It is believed that microorganisms residing in the GI tract can create chemicals that affect portions of the nervous system and muscle tissues in the GI tract that control the sphincter valve at the entrance of the stomach from the esophagus. Thus, certain embodiments of the present invention are directed to the purposeful administration to an individual's GI tract of modified bacteria, e.g. via CRISPR systems, to generate desired chemicals that control the sphincter valve in a manner to address GERD. Thus, in accordance with one or more embodiments, an effective amount of a medicament comprised of one or more suitable bacteria is administered to a person to prevent, mitigate or treat GERD, such bacteria comprising, e.g. one or more Lactobacillus, Prevotella, H. pylori, etc. Moreover, in certain embodiments, in addition to modified bacteria in an oral strip, such strip may also include desired amounts of drugs, such as PPI's. Thus, thin oral solvent cast films for the delivery of the proton pump inhibitor, omeprazole (OME) via the buccal mucosa can be provided.

One of skill in the art will appreciate that still other embodiments of the present invention are directed to aspects of human health that are similarly related to the proper balance and populations of bacteria in an individual's microbiome, and in particular, to the reduction in the likelihood of developing, preventing and treating of Parkinson's disease. Parkinson's disease is a neurodegenerative disorder characterized by a chronic and progressive loss of dopamine neurons in substantia nigra pars compacta, leading to movement disorders including dyskinesia, resting tremor, rigidity, and gait disturbance. Parkinson's disease is the second most common neurodegenerative disease worldwide and affects more than one percent of people older than sixty years of age and roughly four percent of those older than 85. Although causality of the disease is not known, chronic inflammation appears to play an important role in the pathogenesis of Parkinson's disease. Significant increase of inflammatory cytokines such as TNF-alpha, II-1beta and IFN-gamma in glial cells in the substantia nigra of Parkinson's patients has been observed. One aspect of the present invention is directed to reducing the likelihood of developing Parkinson's disease by modulation of an individual's microbiome. Reduction of certain bacteria in a person's microbiome correlates to a reduction in the likelihood that one will develop Parkinson's disease. Such bacteria include Proteus sp., Bilophila sp., and Roseburia sp. To avoid Parkinson's disease, increasing the populations of members of the microbiological families Lachnospiraceae, Rikenellaceae, and Peptostreptococcaceae, and Butyricicoccus sp. is a suggested way to prevent or treat the disease. Thus, in several embodiments, the present invention is directed to gene-microbiome interactions that address the etiology for Parkinson's disease by targeting the gut bacteria to promote enhanced motor control. Distinct microbes associated with Parkinson's disease, rather than general microbial stimulation, manifest disease symptoms. Increasing the populations in an individual suffering from Parkinson's disease from the bacteria family Lachnospiraceae and Ruminococceae and lowering the amount of gut microbiomes of Proteobacteria is one aspect of particular embodiments of the invention. With one goal being to achieve elevated relative concentration of butyrate in the gut. Thus, in general a treatment for Parkinson's disease involves the provision to an individual's microbiota bacteria that are found to be missing or in reduced numbers as compared to healthy individuals, and the reduction of pathogenic resident microbes in such patients. Parkinson's disease is but one of several diseases that involve the gut bacteria as a link to disorders, e.g. such as anxiety, depression, and autism, thus, various neurologic conditions are able to be treated by using the invention as set forth herein to address such conditions. For example, in various embodiments, oral administration of specific microbial metabolites to affect the ability of gut bacteria to regulate movement disorders is one objective of the present invention.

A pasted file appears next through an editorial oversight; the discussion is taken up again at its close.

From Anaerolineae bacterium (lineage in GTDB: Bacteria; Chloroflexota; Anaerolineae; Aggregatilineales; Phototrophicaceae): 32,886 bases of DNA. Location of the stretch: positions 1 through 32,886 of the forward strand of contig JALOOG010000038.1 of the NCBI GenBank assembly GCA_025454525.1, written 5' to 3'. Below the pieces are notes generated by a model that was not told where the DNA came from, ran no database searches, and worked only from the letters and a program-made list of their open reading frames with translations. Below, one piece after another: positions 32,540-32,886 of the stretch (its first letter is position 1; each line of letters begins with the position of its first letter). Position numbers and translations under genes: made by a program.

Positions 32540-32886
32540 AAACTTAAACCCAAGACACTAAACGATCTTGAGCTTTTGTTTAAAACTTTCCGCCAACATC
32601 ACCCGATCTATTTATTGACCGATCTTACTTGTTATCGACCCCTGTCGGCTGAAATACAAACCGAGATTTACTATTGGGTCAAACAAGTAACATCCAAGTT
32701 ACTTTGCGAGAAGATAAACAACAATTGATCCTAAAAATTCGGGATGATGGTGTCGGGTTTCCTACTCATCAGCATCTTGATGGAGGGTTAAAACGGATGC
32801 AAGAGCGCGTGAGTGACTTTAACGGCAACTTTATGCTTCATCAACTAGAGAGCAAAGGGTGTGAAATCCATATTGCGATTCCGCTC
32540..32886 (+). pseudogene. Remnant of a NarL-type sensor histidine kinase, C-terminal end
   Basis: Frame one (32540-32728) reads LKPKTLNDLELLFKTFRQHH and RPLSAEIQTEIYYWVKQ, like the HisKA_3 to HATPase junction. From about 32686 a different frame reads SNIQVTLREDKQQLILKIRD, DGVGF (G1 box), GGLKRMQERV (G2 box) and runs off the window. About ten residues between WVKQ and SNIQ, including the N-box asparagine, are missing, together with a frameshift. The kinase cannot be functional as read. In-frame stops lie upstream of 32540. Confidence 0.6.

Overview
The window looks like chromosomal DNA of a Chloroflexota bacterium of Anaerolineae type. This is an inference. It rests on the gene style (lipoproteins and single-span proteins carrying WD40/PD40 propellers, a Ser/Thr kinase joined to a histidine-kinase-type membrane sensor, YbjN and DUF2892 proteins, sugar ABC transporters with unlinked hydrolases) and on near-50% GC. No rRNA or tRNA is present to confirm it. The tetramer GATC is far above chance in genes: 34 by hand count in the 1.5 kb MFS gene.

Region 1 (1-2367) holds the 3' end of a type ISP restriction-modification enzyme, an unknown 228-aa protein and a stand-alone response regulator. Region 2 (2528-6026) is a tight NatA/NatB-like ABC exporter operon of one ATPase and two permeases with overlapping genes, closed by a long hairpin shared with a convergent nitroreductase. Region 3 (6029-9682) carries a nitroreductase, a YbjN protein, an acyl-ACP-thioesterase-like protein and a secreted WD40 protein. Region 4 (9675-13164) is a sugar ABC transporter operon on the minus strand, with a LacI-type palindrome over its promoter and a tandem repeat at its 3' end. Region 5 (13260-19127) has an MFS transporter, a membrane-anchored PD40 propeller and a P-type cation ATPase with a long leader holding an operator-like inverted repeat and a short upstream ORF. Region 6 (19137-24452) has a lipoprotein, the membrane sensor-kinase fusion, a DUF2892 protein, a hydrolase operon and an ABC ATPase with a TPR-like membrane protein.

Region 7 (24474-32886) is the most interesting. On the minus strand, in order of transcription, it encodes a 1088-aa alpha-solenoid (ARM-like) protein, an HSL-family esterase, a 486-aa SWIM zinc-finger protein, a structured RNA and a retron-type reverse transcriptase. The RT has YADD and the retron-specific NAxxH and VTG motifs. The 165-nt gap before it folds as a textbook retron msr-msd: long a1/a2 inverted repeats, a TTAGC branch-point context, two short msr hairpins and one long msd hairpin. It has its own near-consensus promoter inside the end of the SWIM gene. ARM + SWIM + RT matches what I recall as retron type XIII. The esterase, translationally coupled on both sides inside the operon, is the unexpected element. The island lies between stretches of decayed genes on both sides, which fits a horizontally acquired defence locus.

In still other particular embodiments, as discussed above with respect to the connections between the oral and gut microbiomes and the various diseases stemming from dysbiosis thereof, by controlling the inflammatory response associated with gingivitis, the subgingival nutrient supply to the subgingival microbiota will not be conducive to periodontal pathogen overgrowth. Thus, by addressing the inflammatory response of an individual, it is possible to control infection by modulating the subgingival microbiota of an individual so that it is predominated by commensal bacteria compatible with periodontal health. By maintaining periodontal health, the occasions for pathogenic bacteria to travel to other parts of the body, including the brain and blood vessels, one is able to prevent various diseases, including but not limited to Parkinson's disease, Alzheimer's Disease, heart disease, GERD, etc.

Other aspects of the present invention relate to the modulation of an individual's microbiome by the use of dietary supplements, for example, by the use of omega-3 polyunsaturated fatty acids, well recognized for their anti-inflammatory properties, in combination with the provision of beneficial bacteria as described herein. Still other embodiments are directed to the modulation of an individual's microbiome by the administration of particular antibiotics (often followed by the purposeful administration of bacteria to one's microbiome), such as a systemic antibiotic (tetracycline) and especially in combination with a nonsteroidal anti-inflammatory drug (e.g. ibuprofen). Such combinations are often administered in connection with the treatment of periodontal treatments, such as with non-surgical root surface debridement to reduce certain oral microbiome communities and to alter the same in a way to promote health. Other agents can be employed in various embodiments of the present invention, including the use of azithromycin, which possesses antibacterial and also exerts anti-inflammation properties, thus allowing a combination of antibiotic and anti-inflammatory capabilities with one agent.

While specific embodiments and applications of the present invention have been described, it is to be understood that the invention is not limited to the precise configuration and components disclosed herein. Various modifications, changes, and variations which will be apparent to those skilled in the art may be made in the arrangement, operation, and details of the methods and systems of the present invention disclosed herein without departing from the spirit and scope of the invention. Those skilled in the art will appreciate that the conception upon which this disclosure is based, may readily be utilized as a basis for designing of other methods and systems for carrying out the several purposes of the present invention to instruct and encourage the prevention and treatment of various human diseases. It is important, therefore, that the claims be regarded as including any such equivalent construction insofar as they do not depart from the spirit and scope of the present invention.